C++17 Compiler: Microsoft VS2019 (16.4.0)

  9. #39
    John E is offline Elite Member Power Poster
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    Re: Input wanted: 3rd Party Products

    Quote Originally Posted by 2kaud View Post
    Clang, VS, GCC et al support for the various C++ versions differ. For details see https://en.cppreference.com/w/cpp/compiler_support
    It looks like Apple's XCode IDE is also offering Clang for MacOS development - so hopefully Microsoft will jump on the bandwagon too and give us a truly cross-platform development environment for C++.
    "A problem well stated is a problem half solved. - Charles F. Kettering

  10. #40
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    Re: Input wanted: 3rd Party Products

    Quote Originally Posted by John E View Post
    Incidentally... I discovered recently
    Incidentally? I mentioned this in post #15 already.

    I think Microsoft slowly has realized that trying to keep developers loyal by locking them in is an increasingly bad idea. Promoting the use of CMake and Clang with Visual Studio would've been unthinkable just a couple of years ago. Now this is happening and I'm sure more is coming.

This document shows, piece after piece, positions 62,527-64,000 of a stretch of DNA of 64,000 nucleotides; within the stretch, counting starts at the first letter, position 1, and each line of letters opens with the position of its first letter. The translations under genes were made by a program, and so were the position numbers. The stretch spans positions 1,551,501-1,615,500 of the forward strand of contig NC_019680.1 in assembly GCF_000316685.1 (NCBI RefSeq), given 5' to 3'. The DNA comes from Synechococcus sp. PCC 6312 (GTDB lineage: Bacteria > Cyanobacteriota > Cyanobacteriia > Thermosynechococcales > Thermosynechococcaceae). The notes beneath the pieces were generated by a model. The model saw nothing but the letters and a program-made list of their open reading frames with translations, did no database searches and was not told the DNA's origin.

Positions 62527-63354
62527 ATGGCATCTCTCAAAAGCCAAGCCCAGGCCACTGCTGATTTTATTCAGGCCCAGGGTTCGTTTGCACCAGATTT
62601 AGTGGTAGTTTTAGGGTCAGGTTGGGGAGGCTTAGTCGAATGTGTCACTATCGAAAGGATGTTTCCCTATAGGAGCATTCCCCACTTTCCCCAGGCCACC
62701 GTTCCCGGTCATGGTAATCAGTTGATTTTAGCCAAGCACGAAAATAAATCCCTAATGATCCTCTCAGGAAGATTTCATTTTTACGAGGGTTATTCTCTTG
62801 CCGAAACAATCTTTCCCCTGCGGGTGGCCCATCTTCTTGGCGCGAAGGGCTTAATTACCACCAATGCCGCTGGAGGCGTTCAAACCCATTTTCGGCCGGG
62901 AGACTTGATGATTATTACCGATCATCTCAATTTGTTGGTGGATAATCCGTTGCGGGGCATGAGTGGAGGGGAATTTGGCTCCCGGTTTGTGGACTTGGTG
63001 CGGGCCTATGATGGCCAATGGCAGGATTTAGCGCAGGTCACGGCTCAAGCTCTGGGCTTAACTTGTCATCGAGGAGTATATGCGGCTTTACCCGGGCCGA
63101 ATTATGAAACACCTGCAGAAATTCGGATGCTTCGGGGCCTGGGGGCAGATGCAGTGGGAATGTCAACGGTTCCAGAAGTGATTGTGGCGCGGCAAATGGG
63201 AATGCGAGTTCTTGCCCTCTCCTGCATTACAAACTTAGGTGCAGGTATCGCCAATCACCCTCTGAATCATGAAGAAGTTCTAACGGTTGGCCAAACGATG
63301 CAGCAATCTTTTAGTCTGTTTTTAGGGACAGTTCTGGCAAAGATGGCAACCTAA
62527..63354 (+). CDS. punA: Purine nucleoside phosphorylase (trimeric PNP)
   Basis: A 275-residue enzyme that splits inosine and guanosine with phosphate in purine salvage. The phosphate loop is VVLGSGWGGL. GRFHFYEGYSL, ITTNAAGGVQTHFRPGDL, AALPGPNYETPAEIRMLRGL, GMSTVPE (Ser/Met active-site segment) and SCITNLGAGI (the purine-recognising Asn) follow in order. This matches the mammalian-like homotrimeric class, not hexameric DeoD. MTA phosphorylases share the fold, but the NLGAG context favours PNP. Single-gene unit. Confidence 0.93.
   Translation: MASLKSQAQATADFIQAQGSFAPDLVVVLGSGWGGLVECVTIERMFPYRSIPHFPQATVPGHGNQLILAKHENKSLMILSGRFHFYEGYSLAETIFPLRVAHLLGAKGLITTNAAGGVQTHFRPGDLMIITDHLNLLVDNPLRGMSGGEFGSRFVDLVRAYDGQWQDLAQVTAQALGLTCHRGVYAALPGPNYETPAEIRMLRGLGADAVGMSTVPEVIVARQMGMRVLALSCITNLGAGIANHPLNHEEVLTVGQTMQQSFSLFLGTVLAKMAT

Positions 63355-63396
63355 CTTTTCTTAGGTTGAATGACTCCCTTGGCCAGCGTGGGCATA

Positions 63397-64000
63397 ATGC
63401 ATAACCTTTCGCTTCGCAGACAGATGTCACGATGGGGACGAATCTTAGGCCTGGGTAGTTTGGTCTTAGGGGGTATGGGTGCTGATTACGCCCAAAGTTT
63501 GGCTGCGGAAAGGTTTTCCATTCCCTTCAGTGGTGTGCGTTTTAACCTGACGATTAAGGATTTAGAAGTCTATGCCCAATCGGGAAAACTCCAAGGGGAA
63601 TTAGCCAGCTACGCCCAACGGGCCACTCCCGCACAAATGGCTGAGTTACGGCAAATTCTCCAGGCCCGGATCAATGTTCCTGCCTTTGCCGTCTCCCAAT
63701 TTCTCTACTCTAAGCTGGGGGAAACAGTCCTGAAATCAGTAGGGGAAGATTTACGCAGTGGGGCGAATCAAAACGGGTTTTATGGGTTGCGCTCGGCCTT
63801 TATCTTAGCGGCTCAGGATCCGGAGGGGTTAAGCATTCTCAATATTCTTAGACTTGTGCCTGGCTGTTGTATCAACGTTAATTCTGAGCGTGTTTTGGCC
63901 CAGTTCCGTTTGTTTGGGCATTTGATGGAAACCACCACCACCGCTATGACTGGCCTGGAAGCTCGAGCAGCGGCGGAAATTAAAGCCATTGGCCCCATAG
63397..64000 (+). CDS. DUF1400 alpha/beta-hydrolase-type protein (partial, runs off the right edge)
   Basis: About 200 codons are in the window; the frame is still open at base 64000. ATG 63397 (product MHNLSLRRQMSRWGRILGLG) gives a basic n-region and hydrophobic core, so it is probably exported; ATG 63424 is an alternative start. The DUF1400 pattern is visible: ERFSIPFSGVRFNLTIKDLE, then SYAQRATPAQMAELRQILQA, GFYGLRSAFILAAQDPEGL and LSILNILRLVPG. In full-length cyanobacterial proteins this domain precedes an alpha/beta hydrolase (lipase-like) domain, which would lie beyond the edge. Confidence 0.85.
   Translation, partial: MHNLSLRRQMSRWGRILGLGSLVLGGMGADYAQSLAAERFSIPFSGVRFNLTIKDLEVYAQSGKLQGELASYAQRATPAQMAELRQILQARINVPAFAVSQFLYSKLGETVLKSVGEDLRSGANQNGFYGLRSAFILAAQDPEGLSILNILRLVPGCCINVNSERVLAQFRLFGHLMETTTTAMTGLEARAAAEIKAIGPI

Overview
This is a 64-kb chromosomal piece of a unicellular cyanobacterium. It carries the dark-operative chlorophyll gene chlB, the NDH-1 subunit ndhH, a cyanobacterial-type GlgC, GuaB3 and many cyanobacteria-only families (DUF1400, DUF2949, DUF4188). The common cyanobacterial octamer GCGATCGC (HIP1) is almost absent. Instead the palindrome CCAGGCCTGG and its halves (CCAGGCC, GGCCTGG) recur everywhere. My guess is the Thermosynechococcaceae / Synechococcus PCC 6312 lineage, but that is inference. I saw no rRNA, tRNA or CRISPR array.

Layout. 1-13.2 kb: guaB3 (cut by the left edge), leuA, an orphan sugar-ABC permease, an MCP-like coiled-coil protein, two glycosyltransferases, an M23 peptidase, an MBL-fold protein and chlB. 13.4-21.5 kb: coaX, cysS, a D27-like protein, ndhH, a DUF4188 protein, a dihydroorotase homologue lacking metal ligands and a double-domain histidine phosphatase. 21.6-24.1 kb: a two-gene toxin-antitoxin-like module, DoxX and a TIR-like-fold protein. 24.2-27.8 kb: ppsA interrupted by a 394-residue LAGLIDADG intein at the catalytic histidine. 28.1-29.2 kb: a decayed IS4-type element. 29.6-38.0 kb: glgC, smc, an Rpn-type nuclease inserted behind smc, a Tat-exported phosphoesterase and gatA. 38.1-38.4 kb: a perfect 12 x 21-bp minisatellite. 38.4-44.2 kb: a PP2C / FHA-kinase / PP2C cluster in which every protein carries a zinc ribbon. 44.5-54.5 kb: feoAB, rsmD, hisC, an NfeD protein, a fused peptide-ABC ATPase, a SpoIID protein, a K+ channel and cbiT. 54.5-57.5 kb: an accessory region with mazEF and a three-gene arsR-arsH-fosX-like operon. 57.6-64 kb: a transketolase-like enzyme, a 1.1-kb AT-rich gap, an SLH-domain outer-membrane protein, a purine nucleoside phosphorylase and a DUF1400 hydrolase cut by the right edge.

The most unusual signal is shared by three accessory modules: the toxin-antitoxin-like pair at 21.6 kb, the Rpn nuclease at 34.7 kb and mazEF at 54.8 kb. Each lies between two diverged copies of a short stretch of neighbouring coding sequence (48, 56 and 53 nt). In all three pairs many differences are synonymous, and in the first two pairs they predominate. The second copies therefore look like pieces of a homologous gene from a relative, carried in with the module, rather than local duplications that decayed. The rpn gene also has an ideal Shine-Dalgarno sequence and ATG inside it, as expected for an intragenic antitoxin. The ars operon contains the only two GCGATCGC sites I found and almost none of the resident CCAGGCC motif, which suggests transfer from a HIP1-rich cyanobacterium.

Last edited by wolle; November 15th, 2019 at 03:23 AM.

  11. #41
    John E is offline Elite Member Power Poster
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    Re: Input wanted: 3rd Party Products

    Quote Originally Posted by wolle View Post
    Incidentally? I mentioned this in post #15 already.
    Oops - this conversation ended up getting split between various different threads (so it's been hard to keep track of who said what...)

    Quote Originally Posted by wolle View Post
    I think Microsoft slowly has realized that trying to keep developers loyal by locking them in is an increasingly bad idea. Promoting the use of CMake and Clang with Visual Studio would've been unthinkable just a couple of years ago. Now this is happening and I'm sure more is coming.
    Yes I hope so... back in it's heyday, MSVC was easily the world's best C++ compiler but its lack of cross-platform support ended up putting a massive dent in its reputation. Introducing support for Clang (even if it's only on Linux initially) is an important step in the right direction - but to get back to its previous reputation, Visual Studio will need to add further C++ support for building on MacOS (and not sticking with just Linux).

    Let's just hope that Microsoft has managed to figure that out !!
    "A problem well stated is a problem half solved. - Charles F. Kettering